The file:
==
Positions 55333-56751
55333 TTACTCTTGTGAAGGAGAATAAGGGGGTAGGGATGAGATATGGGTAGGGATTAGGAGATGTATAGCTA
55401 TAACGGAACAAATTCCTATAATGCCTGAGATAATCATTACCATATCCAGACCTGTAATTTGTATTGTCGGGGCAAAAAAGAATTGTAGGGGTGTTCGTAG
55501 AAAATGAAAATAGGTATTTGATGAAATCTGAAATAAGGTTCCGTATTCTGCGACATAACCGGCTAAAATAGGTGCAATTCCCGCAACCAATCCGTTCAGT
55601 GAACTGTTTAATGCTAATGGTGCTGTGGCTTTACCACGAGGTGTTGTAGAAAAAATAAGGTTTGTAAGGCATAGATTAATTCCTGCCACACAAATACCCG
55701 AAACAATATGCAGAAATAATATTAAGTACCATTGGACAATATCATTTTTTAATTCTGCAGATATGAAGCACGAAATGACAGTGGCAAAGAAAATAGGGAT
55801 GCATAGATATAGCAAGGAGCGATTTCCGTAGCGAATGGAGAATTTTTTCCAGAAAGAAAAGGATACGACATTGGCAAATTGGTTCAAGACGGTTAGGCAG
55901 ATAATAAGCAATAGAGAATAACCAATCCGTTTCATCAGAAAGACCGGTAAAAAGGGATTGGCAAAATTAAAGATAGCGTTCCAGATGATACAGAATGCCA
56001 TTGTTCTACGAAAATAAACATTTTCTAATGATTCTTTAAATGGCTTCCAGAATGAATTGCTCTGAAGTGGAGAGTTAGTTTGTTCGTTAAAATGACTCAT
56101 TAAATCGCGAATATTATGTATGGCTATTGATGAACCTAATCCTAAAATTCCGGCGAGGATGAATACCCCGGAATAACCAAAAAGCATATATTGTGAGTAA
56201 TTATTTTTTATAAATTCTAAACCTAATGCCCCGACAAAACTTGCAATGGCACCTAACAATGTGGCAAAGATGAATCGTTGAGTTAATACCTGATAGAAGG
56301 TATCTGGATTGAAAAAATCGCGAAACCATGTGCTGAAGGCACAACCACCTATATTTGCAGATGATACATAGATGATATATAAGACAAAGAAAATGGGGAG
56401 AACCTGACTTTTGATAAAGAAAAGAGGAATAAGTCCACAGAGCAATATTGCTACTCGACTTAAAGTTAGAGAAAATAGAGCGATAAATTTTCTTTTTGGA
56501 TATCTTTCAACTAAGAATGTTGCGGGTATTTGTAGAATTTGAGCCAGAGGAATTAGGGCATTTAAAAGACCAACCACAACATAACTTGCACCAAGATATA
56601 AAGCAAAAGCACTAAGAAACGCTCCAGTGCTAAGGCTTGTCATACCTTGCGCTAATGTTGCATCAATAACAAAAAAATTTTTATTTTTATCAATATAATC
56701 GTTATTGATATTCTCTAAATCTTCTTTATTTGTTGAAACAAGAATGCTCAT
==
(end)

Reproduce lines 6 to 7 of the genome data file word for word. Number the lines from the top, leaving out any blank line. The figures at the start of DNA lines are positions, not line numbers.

55701 AAACAATATGCAGAAATAATATTAAGTACCATTGGACAATATCATTTTTTAATTCTGCAGATATGAAGCACGAAATGACAGTGGCAAAGAAAATAGGGAT
55801 GCATAGATATAGCAAGGAGCGATTTCCGTAGCGAATGGAGAATTTTTTCCAGAAAGAAAAGGATACGACATTGGCAAATTGGTTCAAGACGGTTAGGCAG